Twice recently, I've written a brief outline for a production company (an outline is a a brief document designed to roughly lay out idea for the series, or film, that thus far exists only in the writer's head), and had it turned down, or nearly turned down, for including too much detail. And I've only just worked out where I went wrong.
Specifically, I not only wrote a four page document detailing characters, plotlines, and tone, but went on to write a few pages of script, some sample scenes giving each character a few lines of dialogue. So the four page Word document was accompanied by a three or four page Final Draft document that acted as a trailer, a teensy snippet of the joys to come. Ha! I thought. My extra time and effort will certainly play out in this instance, ho yuss.
No. Wrong. Bad. Mistake.
Both the producers loved the treatments. And the treatments are designed to be loved. The ideas for both series are big bold concepts that are sort of in fashion right now, but not so much that they're played out. The characters are described as likeable, but not sentimentally so. They're slightly odd, but not wacky. The tone riffs on some of the big recent successes in the appropriate genres, but not so much that there's the whiff of day-old Cornish Yarg producers get when they hear 'like The Office, but more sort of quirky' for the fifth time that day. Fresh takes are balanced with tried and trusted character arcs in a harmonic fashion that would make a Zen master weep. Were a samurai to write such a document as part of his calligraphic workout (samurai had to balance out their swordsmanship with flower-arranging and penmanship, well cool I reckon), whole armies would weep to see the complexities hidden in simple brush strokes. I give good outline.
But then they read the sample script. And both producers said, within a day of each other, 'yeeeeeeeah, you know, I kind of had a different tone in my head, so when I read the samples, they didn't quite.... work'. And there lies the nub of the matter, sitting there like a big... nub.
When you write an outline, you're selling something. Tone, character arcs, soundtrack, whatever, you're trying to build a picture in the mind of the person reading it of what the final result is going to look like. The finished product has to lie shimmering just beyond the horizon, a glorious vision of what could possibly be. At this point, you are basically a big ho, and a big ho does not promise the client the dance of seven veils, then at veil three drop to her knees and... well, you know what I'm saying. You do the dance of the veils, promise worlds untold, then retreat back into the darkness and await the call.
Of course some writers don't do outlines at all. Steven Moffat said in a recent interview with Jason Arnopp:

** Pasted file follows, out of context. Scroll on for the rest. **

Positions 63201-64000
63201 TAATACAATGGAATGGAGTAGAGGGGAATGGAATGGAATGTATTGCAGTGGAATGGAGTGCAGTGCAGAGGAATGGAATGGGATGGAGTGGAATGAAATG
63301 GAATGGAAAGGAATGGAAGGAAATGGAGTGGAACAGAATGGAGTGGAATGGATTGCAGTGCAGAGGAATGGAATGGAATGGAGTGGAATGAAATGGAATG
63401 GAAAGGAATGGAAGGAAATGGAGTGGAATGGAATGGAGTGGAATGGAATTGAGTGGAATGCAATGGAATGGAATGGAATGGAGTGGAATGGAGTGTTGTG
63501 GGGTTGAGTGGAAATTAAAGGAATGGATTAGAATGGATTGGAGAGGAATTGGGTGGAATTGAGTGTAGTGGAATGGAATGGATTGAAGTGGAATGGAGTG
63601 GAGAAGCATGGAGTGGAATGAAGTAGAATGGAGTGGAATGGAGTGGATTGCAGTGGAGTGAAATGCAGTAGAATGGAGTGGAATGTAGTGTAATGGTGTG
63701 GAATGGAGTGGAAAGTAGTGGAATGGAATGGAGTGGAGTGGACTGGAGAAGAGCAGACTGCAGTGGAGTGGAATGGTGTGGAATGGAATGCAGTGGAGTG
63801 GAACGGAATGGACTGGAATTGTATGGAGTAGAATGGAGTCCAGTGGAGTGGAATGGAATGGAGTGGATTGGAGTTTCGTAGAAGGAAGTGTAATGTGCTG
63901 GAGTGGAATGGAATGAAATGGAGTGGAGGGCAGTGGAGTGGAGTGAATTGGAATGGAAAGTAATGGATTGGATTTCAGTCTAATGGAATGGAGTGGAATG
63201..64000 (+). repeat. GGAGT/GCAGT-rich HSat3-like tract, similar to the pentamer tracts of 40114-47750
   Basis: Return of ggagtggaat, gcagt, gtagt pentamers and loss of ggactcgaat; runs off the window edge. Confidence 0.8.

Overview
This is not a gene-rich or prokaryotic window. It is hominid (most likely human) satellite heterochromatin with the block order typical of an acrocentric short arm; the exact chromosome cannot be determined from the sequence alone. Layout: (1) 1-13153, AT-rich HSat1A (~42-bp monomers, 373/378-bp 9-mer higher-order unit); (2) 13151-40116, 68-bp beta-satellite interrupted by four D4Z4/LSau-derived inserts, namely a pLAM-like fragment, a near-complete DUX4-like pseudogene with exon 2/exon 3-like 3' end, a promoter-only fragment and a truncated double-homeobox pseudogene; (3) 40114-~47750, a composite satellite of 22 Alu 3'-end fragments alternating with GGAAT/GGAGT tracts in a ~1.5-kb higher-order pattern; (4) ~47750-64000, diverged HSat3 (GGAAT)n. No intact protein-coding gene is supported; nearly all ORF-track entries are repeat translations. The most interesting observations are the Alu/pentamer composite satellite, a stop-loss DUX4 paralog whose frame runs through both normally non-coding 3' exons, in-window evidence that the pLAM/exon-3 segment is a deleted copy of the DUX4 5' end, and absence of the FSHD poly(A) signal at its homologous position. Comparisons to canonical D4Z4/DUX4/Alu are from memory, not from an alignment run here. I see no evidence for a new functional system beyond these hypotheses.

"I’ve always stuck to this theory, apart from one occasion when I was very tired: you never write a storyline and you certainly never submit one. Or at least, I haven’t had to for years and I rebel if asked! You write the script, and you write it in order. Because if you ever find yourself in a situation where... (thinks for a moment) You want each scene to justify itself and be good at the time. The ride has to be good at every point. You can’t be justifying things because they’ll be interesting later. If that makes sense! You could have the best idea in the world for the second half of the episode, but if the first half of the episode doesn’t have an interesting way of getting there, you’re screwed. So if you write everything in order, you know that it’s good."
Which of course lead to a half hour existential crisis on my part, because I cling to outlines, frankly (there's a blurring here with storylines, which aren't entirely the same thing, but close enough for our purposes), and I don't entirely mind writing them. Am I doing it properly, I thought? Am I some kind of producer's lackey, a Gollum to their Frodo, only taller and with great hair?
Not that S. Moffat was doing anything other than describing his own way of working - and when I walked back out of the sea and read the next sentence:
“It's probably worth adding that lots of brilliant writers... do outlines, and swear by them. I think - I'm a bit hazy - that Paul Abbott is one of them, and he's the very best. Everyone's different, and the 'no outlines' things is just personal preference."
... I chilled out a bit.
In fact, the reason I'm quite happy to do outlines and/or storylines is because my mind is constantly aglow with whirling, transient nodes of thought careening through a cosmic vapor of invention. And I'm not great at structure. Consequently, when I started writing for Bob the Builder (all roads lead back to Bob, mainly because he built them), having to write a detailed outline for each episode so the animators could work out how many puppets could fit in each scene and whether they'd have to build any new props came as a great revelation to me. When I actually came to write the script, no longer would I constantly have to rip up great swathes of dialogue because I had forgotten that the previous scene placed the two characters currently having a nice chat with each other, hundreds of miles apart.
I suspect also that S. Moffat is blimmin' steeped in structure. Just watch episodes of Press Gang, or Coupling, and the larking about with structure is built in at an almost molecular level. Moffat eats, drinks and breathes structure, like a Doozer. Which is, I reckon, why he doesn't need to worry about outlines. But why I do.
Anyway, producer 1 has passed on the outline, producer 2 is sending the other one up the line to development, but without the sample pages. And I will never write sample script pages again.
Of course the other possibility is that the sample pages just weren't very good. But that simply doesn't bear thinking about.